The importance of playtime
Playing isn’t just for passing the time between activities; it’s actually the best way for children to discover their surroundings. Even from a very early age, when most discoveries are made by putting things in their mouths!
Up to three years of age, children play alone. It may look like two children are playing together, but in reality the activity is a ‘parallel game’ where individual activities are being carried out side by side but there is no interaction. Interaction begins to develop from nursery school age where playing together as a group is a fundamental stage of development because it allows us to make friends and learn a series of social rules.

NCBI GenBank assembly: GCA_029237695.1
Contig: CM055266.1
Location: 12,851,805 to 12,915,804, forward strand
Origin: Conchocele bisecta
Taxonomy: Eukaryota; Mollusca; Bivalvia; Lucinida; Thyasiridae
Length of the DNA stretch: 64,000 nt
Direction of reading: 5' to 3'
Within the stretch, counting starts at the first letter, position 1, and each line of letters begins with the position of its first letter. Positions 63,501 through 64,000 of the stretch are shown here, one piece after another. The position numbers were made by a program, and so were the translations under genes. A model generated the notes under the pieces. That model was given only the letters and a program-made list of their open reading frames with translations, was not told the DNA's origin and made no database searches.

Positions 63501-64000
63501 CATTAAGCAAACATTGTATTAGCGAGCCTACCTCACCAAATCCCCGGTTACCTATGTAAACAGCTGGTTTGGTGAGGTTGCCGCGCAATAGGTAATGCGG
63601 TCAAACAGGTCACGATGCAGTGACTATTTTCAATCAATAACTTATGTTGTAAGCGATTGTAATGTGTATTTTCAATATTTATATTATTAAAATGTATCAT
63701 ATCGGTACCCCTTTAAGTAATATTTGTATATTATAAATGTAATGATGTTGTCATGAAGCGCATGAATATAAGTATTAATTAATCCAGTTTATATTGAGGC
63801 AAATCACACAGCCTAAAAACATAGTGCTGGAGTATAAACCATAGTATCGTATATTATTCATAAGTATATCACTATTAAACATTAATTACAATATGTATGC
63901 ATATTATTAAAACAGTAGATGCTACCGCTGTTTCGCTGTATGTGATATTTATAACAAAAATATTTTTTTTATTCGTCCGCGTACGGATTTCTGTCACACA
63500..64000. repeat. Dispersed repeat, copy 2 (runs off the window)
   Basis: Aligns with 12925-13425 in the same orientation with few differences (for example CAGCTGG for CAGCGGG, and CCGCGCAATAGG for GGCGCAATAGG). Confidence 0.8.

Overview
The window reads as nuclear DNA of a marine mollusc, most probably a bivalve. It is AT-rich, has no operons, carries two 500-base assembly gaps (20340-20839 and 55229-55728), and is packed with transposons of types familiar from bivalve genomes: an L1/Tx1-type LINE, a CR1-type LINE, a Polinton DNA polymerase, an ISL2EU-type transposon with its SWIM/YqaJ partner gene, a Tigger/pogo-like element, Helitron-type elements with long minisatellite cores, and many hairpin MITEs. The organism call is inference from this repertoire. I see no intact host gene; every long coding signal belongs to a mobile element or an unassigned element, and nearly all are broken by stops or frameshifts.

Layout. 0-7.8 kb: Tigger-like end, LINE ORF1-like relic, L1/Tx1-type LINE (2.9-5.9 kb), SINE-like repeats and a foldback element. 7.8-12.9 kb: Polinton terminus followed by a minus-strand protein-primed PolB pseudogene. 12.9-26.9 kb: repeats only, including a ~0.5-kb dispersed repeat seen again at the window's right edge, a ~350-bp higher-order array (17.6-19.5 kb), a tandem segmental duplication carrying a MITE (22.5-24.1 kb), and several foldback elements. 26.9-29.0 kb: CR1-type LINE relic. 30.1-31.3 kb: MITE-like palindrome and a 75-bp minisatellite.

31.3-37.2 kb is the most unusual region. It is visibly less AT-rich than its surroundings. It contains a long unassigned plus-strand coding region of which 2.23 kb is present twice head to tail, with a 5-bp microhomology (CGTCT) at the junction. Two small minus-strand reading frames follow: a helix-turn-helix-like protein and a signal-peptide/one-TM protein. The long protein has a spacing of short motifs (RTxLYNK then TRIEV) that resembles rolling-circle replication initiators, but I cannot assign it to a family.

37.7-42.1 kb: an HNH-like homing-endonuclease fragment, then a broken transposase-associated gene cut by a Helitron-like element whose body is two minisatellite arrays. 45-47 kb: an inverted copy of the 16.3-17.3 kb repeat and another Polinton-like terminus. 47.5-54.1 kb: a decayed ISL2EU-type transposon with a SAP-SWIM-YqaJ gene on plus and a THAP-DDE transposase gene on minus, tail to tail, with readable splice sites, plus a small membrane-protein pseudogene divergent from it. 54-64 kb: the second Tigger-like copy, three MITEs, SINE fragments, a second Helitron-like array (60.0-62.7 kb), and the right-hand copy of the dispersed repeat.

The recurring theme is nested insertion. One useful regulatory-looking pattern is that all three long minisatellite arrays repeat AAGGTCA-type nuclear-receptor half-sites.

Fictional games are important for young children so that they can process new experiences and emotions, as are physical games. Playing chase, running races and playing hide-and-seek are all excellent ways for children to let off some steam and ‘depressurise’ – just half an hour a day can make a huge difference to overall behaviour and children’s sleeping habits.
But playtime isn’t only for the kids! It’s just as important for adults to find some downtime in busy schedules and the same playtime activities can be just as beneficial for adults. Colouring in books are great for relieving stress and jigsaw puzzles and sudoku can help to improve brain function, keeping us sharp as we age. Doctors also recommend half an hour of exercise for adults every day, even if it’s just a gentle stroll.
On Tuesday 28th May 2019 it’s World Play Day so why not make a day of it and celebrate with some quality playtime for you and your family? You can use empty kitchen roll tubes to build all manner of things, from pyramids and towers to rafts and rockets, just make sure you have some Regina Blitz to hand to help with the clean-up operation afterwards!